1.) The production of alcohol has been traced back at least 12,000 years.
2.) Sherry was apparently the alcohol of choice for many world
travelers; both Magellan and Columbus had it on board during their
respective voyages. Magellan liked Sherry so much that he spent more
money stockpiling the alcoholic beverage than he spent on weapons.
3.) Frederick the Great, who was the king of Prussia, was so
enamored by alcohol that he tried to ban coffee in an attempt to get
everyone in Prussia to drink liquor instead.
4.) The Pilgrims made the decision to stop at Plymouth Rock because
they were running low on supplies, particularly alcohol.
5.) Winston Churchill’s mother was the inventor of the Manhattan
cocktail. It is made with whiskey and sweet vermouth.
6.) Until the mid-1600′s, wine makers in France used oil soaked rags
in lieu of corks.
7.) Vikings enjoyed alcohol, and they preferred to toast to their
victories by drinking it from the skulls of their defeated enemies.
8.) Many historians believe that the practice of farming was not
started as a means of food production, but in order to produce the
necessary ingredients to create alcoholic beverages.
9.) Hangover cures date back almost as far as alcohol itself.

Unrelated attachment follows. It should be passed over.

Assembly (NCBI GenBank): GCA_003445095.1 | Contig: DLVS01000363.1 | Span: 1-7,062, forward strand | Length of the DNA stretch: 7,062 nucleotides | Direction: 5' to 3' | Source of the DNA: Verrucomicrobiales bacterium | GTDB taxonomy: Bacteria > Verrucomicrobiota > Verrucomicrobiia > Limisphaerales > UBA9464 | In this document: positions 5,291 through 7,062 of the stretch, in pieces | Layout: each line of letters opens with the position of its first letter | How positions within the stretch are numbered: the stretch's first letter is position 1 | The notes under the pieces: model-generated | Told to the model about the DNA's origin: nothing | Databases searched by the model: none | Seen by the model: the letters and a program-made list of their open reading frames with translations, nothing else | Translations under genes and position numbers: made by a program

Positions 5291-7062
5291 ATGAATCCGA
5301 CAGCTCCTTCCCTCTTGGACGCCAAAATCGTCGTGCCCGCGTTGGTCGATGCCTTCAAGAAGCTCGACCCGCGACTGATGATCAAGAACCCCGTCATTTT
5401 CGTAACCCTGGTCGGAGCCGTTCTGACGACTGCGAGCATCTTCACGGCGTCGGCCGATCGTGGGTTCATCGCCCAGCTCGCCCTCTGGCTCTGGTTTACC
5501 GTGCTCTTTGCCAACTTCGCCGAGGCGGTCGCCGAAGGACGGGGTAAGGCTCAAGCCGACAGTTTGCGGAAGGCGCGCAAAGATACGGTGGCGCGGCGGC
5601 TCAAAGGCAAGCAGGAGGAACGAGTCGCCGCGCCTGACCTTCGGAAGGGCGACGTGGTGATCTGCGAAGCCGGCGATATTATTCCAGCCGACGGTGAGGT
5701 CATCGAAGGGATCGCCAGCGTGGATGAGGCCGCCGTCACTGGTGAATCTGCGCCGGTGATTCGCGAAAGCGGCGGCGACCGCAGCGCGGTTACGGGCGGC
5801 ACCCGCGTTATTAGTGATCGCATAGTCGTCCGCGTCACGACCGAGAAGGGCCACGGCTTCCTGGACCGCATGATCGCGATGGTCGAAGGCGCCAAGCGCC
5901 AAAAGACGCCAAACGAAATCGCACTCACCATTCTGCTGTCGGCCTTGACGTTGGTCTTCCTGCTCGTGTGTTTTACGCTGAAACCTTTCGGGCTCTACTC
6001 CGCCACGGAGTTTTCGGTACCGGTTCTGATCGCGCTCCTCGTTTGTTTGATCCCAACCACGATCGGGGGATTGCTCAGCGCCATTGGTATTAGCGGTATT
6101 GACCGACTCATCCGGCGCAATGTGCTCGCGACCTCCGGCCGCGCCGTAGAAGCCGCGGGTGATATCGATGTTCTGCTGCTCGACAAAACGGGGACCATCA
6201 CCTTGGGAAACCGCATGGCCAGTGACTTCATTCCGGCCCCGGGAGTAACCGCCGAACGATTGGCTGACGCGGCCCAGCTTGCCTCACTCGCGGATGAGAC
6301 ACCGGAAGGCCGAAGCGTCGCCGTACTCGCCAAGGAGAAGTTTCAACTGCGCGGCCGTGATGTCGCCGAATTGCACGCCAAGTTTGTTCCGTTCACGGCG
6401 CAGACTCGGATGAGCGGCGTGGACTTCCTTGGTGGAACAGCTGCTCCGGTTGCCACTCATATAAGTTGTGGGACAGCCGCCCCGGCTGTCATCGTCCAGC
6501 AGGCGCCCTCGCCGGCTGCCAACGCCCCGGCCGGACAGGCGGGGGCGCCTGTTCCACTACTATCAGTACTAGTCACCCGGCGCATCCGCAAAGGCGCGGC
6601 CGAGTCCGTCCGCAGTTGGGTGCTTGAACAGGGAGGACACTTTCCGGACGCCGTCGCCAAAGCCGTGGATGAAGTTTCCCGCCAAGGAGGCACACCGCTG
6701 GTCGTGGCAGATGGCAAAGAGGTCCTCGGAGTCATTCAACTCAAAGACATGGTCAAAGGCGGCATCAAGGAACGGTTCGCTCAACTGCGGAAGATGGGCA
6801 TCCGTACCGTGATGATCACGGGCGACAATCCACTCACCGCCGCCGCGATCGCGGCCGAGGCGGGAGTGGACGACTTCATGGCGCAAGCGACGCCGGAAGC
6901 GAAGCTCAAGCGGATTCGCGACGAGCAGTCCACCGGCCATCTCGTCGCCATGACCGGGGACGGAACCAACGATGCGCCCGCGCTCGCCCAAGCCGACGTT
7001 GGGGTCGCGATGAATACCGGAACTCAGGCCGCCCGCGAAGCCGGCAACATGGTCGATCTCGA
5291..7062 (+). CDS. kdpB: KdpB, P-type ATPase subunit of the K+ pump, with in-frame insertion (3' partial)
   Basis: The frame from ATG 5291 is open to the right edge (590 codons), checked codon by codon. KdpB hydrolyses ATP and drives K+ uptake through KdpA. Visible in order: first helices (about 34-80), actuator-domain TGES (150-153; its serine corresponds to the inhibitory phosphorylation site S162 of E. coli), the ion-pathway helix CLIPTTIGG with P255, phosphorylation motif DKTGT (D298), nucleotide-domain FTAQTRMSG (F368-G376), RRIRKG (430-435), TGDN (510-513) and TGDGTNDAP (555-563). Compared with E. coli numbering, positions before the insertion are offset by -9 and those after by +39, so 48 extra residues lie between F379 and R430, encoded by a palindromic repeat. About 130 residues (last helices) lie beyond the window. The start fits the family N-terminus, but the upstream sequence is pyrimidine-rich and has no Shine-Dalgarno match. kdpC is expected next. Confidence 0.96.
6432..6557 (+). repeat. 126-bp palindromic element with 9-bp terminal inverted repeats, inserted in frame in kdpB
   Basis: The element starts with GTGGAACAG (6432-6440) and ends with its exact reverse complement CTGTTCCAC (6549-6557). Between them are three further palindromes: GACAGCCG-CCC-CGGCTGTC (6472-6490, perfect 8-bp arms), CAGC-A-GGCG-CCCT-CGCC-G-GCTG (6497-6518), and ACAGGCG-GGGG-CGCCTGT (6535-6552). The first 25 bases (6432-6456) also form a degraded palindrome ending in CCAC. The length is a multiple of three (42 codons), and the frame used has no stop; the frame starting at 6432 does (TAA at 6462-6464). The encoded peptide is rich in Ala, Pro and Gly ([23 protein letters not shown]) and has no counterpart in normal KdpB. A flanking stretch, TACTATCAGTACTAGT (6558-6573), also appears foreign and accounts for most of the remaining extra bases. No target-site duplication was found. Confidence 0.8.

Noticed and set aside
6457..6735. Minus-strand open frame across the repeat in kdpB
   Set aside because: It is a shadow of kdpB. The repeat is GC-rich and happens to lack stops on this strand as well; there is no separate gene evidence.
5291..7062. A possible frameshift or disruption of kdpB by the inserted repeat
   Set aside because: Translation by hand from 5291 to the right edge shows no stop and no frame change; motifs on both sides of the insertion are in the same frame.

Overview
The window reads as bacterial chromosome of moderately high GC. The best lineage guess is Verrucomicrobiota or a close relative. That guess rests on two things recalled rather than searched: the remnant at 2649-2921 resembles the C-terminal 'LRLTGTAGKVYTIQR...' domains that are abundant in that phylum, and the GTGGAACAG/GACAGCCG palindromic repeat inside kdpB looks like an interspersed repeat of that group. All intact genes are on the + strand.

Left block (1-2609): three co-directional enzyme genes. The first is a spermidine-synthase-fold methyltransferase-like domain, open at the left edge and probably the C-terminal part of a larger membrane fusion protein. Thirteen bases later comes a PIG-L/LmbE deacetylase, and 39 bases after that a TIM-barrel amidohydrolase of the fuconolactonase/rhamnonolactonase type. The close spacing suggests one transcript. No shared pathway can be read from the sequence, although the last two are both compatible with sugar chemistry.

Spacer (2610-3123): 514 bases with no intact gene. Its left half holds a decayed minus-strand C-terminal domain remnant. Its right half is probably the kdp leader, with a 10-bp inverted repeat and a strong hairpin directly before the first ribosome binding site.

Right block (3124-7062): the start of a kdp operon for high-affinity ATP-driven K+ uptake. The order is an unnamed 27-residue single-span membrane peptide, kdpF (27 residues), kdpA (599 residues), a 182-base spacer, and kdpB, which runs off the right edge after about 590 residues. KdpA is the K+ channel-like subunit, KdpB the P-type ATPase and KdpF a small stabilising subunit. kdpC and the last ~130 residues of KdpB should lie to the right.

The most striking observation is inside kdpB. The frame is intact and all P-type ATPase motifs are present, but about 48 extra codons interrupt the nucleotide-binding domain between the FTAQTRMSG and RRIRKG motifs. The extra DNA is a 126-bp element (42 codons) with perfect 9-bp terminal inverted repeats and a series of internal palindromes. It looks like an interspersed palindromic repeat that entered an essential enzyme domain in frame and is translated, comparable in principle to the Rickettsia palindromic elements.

Ancient Romans believed that eating a fried canary would take care
of their hangover symptoms, and the ancient Greeks were believers in
the power of cabbage. People today are still trying to find the
perfect cure for a hangover. In France they put salt into a strong
cup of coffee, and in Puerto Rico some drinkers lift their drinking
arm and rub half a lemon under it. (None have proven to be
10.) The term honeymoon traces its roots back to ancient Babylon. It
was a tradition for the soon to be father-in-law to supply his
daughter’s fiancé with a month’s supply of mead. This time period
was referred to as the honey month, and that phrase eventually
morphed into what we now call a honeymoon.
Jan 23, 2015
May 30, 2014
This fortified wine is named for the Anglican version of its town of origin, Jerez de la Frontera in Spain. Like champagne, sherry is a Protected Designation of Origin, and only wine from that area of Spain can be labeled sherry in Europe.